Using humour as a learning method promotes critical thinking and creativity within students, reveals new research by Vienna University of Economics and Business (WU).
The study, conducted by associate professor André Martinuzzi, investigated using humour as a method of experiential learning, and the impact this has.
The researchers found that humour promotes critical thinking and creativity, makes it easier for students to deal with emotionally difficult issues, improves communication skills, and helps them become agents of change.
Humour can be applied as a learning method in a broad diversity of disciplines, such as management, socio-economics and sustainable development. It strengthens trust and the connection between teachers and students, creates a positive learning atmosphere, reduces stress, and lets teachers come across as more competent and credible.
As part of the study, the researchers asked students to create comedy scripts on a wide variety of topics, and created a toolbox for use in management education — to date, more than 500 students have worked with this method.
The toolbox provides students with an understanding of the basics of humour, empowers them with practices to develop their own humorous texts, and guides them towards high-quality punch-lines, comedy scripts or tiktok videos. It can be used in single lessons or be the basis of whole courses.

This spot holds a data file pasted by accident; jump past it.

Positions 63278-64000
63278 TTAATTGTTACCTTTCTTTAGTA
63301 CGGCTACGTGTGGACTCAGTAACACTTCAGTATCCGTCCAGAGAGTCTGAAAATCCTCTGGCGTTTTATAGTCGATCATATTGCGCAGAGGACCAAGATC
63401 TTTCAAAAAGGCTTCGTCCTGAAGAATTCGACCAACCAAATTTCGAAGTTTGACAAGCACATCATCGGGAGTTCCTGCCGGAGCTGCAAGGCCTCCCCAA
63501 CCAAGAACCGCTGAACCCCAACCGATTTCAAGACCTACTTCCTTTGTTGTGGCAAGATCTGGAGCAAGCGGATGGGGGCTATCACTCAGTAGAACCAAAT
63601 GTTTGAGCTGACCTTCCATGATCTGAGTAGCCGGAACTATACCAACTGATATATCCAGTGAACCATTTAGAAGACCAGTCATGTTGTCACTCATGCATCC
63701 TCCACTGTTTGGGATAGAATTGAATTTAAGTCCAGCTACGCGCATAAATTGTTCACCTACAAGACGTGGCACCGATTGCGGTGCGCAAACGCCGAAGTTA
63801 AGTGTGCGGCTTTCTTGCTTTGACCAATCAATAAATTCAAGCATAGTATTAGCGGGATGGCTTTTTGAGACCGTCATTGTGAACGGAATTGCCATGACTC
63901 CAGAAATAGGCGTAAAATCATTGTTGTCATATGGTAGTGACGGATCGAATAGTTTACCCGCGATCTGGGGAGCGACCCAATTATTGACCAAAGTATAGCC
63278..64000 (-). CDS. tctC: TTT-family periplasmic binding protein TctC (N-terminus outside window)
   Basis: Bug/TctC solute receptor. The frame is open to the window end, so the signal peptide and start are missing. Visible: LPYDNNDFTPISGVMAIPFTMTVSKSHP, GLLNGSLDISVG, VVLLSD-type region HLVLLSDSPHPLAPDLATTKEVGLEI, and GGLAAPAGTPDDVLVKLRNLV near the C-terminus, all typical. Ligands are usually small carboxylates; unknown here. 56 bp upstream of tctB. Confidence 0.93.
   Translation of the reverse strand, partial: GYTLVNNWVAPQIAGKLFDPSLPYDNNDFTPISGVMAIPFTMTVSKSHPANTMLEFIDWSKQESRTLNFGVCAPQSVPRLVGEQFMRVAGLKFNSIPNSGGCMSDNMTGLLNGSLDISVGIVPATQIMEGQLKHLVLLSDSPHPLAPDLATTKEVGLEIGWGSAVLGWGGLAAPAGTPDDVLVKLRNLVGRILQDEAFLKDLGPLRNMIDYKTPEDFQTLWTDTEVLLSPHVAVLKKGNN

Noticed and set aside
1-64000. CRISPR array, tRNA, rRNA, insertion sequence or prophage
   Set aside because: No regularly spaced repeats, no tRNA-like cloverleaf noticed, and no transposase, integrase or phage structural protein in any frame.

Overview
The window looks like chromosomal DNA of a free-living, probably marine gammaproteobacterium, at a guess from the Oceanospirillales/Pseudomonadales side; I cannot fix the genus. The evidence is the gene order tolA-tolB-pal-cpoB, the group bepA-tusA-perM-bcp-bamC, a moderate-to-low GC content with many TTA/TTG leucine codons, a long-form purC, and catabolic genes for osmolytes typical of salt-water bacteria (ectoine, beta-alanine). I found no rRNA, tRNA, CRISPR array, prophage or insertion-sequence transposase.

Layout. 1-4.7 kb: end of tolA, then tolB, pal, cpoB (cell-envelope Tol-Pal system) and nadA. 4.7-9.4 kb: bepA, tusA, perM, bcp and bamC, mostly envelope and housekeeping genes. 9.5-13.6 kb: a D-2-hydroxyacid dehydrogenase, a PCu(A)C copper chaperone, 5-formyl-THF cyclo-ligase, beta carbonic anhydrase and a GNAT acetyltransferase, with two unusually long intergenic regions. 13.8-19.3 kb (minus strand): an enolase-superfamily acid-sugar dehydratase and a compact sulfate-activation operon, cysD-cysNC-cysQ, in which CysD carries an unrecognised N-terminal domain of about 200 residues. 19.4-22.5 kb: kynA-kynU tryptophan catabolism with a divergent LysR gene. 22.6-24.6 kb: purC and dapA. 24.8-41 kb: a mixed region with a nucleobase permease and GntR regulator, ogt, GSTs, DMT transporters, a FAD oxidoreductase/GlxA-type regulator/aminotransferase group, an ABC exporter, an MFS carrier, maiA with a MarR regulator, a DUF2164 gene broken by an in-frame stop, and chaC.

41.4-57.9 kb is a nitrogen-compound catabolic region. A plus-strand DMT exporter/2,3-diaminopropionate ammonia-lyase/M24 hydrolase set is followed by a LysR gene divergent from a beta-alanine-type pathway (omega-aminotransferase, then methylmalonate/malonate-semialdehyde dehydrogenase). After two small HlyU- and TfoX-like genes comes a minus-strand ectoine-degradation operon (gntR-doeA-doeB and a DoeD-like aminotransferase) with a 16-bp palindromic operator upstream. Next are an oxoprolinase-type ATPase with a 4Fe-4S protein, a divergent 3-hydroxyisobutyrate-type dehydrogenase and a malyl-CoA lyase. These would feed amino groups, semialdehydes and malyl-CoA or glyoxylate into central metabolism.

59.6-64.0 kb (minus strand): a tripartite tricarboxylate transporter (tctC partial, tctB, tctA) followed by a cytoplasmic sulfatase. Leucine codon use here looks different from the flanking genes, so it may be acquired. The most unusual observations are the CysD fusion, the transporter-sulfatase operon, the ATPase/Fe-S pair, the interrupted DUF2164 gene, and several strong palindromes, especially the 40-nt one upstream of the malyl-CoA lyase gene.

“We consider there to be a high potential for using humour as a learning method, especially when skills, group dynamics, creativity, and emotions are key aspects of a course or program. It would also be particularly suitable for topics with a high degree of complexity and ambiguity that require innovative and creative approaches,” says Professor Martinuzzi.
The study focusses on humour as a learning technique in environmental education, as it helps students become ‘agents of change’. In recent research Martinuzzi and his team explore the effects of humour in management education.
The study was published in the journal Environmental Education Research.Recommend0 recommendationsPublished in